- You have the same opportunities offered by the department, such as overseas exchange, internships, and higher-year scholarships. What matters is your performance after becoming a MATH student.

We offer generous admission scholarships to new students of good quality. Upon meeting certain criteria on mathematics achievement, every MATHEMATICS ENRICHMENT entrant will be awarded an admission scholarship. Moreover, we also guarantee 8 admission scholarships, based on the same criteria on academic merit, for SCIENCE BROADBASE entrants who declare major in MATH during ‘Phase I of major declaration’. Students with MATH as second major subject will be eligible to enjoy some of the privileges, at a lower priority.

A2.7:

Every MATH student is eligible to graduate in the Enrichment Stream, as long as the student fulfil all the requirements for the Enrichment Stream.

Plan your study as MATHEMATICS ENRICHMENT entrants do: make sure you have done all the basic required courses on time, so that you have enough ‘room’ to accommodate advanced courses in the third and fourth years of studies. (Refer to Q2.3, Q2.4.)

Fulfil all the requirements on the advanced courses.

For more detail refer to the section ‘Streams in the MATH Programme’ in ‘FAQ’s 2’.

A2.8:

The bottom line is do at least the other of MATH1010, 1030 in the second semester; failing to do so, you may end up delaying your progress. (See Q2.2.)

If your performance in MATH1010 or MATH1030 in the first semester is satisfactory, you may consider doing MATH1050 on top of the other of MATH1010, 1030 in the second semester. Then you will have at least done all three of MATH1010, 1030, 1050 by the end of the first year of study. (See also Q2.3, Q2.5.)

A2.9:

When such a problem happens in a specific MATH course that you are taking, one very likely reason is that you have not understood some material covered earlier in the course or covered in school maths. In such a situation, the most obvious thing to do is talk with the teacher of the course and/or the teaching assistant(s). It is better for you to discover in this way what you have not understood, rather than to be found out by the teacher after the examination.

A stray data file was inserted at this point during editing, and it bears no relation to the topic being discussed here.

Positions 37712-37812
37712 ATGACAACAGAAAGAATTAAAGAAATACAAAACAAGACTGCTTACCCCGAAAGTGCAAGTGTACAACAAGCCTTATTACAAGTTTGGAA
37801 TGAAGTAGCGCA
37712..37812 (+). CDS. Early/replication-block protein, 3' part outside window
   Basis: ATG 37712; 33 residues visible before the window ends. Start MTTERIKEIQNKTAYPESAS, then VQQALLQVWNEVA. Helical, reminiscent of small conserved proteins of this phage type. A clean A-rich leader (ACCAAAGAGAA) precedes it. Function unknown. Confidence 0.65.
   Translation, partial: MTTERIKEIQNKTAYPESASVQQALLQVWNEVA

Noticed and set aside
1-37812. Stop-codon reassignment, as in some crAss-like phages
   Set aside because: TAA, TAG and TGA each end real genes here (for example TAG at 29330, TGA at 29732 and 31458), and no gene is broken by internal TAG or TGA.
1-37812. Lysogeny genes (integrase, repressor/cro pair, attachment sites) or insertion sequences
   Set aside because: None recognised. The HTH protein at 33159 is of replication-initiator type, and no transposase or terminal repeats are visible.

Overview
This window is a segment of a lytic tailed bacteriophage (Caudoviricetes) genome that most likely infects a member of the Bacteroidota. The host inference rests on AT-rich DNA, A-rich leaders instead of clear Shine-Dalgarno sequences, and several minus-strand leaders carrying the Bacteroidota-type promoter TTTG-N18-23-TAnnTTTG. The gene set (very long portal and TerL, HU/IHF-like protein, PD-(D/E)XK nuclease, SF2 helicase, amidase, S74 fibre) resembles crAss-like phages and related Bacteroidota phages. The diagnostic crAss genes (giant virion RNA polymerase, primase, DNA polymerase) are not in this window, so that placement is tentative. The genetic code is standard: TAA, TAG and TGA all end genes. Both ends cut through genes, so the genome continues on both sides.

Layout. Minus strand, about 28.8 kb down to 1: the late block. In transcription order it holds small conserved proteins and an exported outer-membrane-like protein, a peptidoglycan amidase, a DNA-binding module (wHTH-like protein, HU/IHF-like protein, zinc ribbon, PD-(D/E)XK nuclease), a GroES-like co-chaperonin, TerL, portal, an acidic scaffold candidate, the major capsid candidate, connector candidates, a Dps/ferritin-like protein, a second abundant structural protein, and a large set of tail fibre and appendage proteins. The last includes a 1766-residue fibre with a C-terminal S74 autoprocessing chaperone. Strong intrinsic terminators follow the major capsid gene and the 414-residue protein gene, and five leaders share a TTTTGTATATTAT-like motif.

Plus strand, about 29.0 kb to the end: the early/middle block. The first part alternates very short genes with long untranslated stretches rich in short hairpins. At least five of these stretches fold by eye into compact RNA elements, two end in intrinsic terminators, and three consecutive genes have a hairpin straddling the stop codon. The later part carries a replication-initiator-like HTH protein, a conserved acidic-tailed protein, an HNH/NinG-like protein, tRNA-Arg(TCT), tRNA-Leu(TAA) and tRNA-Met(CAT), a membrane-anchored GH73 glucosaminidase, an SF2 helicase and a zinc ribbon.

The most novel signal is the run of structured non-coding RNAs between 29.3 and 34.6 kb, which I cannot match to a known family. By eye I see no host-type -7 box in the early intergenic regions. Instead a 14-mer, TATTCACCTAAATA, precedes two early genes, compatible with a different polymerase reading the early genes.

However, if such a problem happens in a whole range of MATH courses, it could be something more serious. You can also talk with any (or every) one of the teachers of the courses and/or your academic advisor. Very likely one (or many) of them can give you the right ‘diagnosis’, and offer you some useful advice.

A2.10:

The answer is ‘yes and no’.

Different students have different ‘mathematical background’ (for instance, Module 1 versus Module 2 in DSE Mathematics) and ‘learning curves’; such difference may be reflected in the first and second years. It is premature to make any definite assessment on your potential, based on this alone. Our experience seems to suggest that students with good potential will eventually come good as late as the finishing of the level 2000 courses, and will have no problem graduating in MATH.

Nevertheless, if you are struggling a lot even in the first few MATH courses and falling a lot behind other first-year MATH students, we suggest you talk with your academic advisor, or to the teacher of any one MATH course you have taken. (Also refer to Q2.9.)

Finally, even though you have already declared for MATH, you are not obliged to graduate in the more mathematically demanding streams. (See ‘Streams in the MATH Programme’ in ‘FAQ’s 2’.)

3. First year of study

A3.1:

MATH1010 is a continuation of school-level calculus, and builds up beyond what you have seen at school.

- If you did Module 2 at school, it will do you no harm to recall what you have already learnt in calculus in Module 2.